However, Fifa had ruled that no team could qualify without playing a match and so a hastily arranged play off was organised with a 2nd place team in Europe. Belgium was drawn out of the hat, but for reasons best known to themselves, they wouldn't play Israel either. Perhaps George Graham had left Hampden for the Belgian FA (see 1950). The Welsh had no such compunction and duly won the play off 4-0 on aggregate after 2-0 wins in Tel Aviv and Cardiff.
The Welsh have never qualified for the World Cup since. They've had close shaves but usually a missed penalty (1993) or a dodgy refereeing decision in Scotland's favour (1977 & 1985) puts paid to their chances. Perhaps benefiting from turmoil in the Middle East is their only hope.
1962 - Chile's Special pre-Match Meals
Back in 1962 the host nation came up with the strange idea of replacing their usual pre-match meal with something that reflected their opposition. So before the opener against Switzerland they had cheese (presumably with holes in) and before their next game against Italy they polished off some spaghetti (obviously). With the idea serving them well (they beat the Swiss 2:1 and the Italians 2:0) they took it into the quarter final clash with the USSR. However, not fancying a big plate of cabbage, they opted for a few swift vodkas, and it did them no harm whatsoever as they triumphed again, 2:1. The semi-final against Brazil was a pre-match binge too far though, with the mighty Brazilians winning 4:2, the strong coffee proving to be a weak substitute for footballing excellence.
1974 - Cruyff's Adidas Dilemma
1978 - The 1000th Goal
1978 - More Oranje Controversy
1. After helping the national team qualify for the 1978 finals in Argentina Cruyff then promptly announced that he wouldn't be attending the finals. Amongst the various theories for his absence were that he refused to play in a country that was now under the rule of a military dictatorship, that his wife had banned him from travelling to the tournament, and that he'd had enough of the financial and tactical disagreements that had come commonplace with the Dutch FA.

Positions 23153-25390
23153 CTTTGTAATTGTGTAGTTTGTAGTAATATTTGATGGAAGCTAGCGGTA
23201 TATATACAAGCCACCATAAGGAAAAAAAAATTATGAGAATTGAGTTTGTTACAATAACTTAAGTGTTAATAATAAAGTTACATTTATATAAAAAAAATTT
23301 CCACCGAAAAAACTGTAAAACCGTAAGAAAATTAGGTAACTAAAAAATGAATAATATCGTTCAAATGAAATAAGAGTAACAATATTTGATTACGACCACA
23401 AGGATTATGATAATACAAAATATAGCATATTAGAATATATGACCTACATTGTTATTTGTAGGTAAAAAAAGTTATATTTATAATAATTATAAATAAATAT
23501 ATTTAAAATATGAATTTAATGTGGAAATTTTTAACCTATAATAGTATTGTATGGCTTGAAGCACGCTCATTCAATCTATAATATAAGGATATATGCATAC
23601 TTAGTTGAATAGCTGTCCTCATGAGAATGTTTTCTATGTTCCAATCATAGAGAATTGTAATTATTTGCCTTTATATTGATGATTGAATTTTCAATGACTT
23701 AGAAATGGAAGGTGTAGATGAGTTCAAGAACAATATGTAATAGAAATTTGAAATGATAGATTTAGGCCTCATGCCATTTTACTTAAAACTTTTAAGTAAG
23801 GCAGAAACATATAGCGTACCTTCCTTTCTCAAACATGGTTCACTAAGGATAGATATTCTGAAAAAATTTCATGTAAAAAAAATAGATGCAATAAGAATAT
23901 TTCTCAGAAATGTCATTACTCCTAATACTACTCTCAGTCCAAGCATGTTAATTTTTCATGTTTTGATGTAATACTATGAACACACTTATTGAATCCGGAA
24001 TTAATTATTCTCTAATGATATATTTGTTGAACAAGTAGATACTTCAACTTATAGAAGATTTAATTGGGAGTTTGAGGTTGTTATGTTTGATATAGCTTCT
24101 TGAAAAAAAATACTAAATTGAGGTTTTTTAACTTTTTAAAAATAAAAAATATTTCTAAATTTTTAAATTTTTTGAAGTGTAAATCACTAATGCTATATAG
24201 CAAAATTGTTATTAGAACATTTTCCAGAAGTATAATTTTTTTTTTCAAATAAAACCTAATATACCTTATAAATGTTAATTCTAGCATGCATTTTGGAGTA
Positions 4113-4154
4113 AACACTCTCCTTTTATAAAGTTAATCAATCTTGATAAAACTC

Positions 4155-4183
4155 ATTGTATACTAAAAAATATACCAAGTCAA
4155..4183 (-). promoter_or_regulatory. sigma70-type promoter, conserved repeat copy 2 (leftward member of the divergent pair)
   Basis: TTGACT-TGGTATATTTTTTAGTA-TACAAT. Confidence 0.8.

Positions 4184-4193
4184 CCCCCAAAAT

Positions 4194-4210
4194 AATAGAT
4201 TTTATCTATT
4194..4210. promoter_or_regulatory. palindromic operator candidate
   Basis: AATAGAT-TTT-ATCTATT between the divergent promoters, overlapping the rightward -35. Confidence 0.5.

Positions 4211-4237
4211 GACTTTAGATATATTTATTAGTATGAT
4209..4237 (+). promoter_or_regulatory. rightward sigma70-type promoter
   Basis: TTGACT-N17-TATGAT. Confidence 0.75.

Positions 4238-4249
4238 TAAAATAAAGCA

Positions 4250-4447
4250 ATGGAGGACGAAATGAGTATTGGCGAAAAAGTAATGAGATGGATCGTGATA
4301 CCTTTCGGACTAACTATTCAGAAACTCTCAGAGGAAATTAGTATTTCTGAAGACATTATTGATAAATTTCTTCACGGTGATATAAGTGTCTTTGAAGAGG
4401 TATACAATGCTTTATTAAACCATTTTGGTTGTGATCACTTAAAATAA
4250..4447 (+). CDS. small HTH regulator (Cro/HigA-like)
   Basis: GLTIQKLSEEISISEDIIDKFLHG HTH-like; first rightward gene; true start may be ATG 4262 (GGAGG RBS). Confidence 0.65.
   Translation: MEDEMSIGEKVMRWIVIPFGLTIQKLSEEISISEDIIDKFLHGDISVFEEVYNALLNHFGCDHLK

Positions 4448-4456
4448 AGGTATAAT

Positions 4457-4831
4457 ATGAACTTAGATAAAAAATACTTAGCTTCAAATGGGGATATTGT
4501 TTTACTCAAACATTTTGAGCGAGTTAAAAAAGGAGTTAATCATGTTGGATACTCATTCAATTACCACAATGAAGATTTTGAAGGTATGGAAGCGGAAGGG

2. Whilst the loss of one of their top players may be considered unlucky, to lose two was downright careless. So when creative midfielder Wim van Hanegem legged it out of the pre-tournament training camp the Oranje fans back home wondered what on earth was going on. Another classic dispute between a player and the Dutch FA saw the latter claiming that van Hanegem was tired from a tremendous season with AZ67, whilst the player claimed that it was over disagreements regarding money. Whatever the reason. the Dutch had just lost another creative force.
3. After Cruyff had pulled the old "I'm not wearing 3 stripes" trick back in 1974, you'd have thought both the Dutch FA and Adidas would have got wise to it. They hadn't. This time not one, but two players refused to wear the trademark Adidas stripes, and so two special shirts were made for the Van de Kerkhof brothers. Cruyff may not have been there in person but it seemed he was still there in spirit.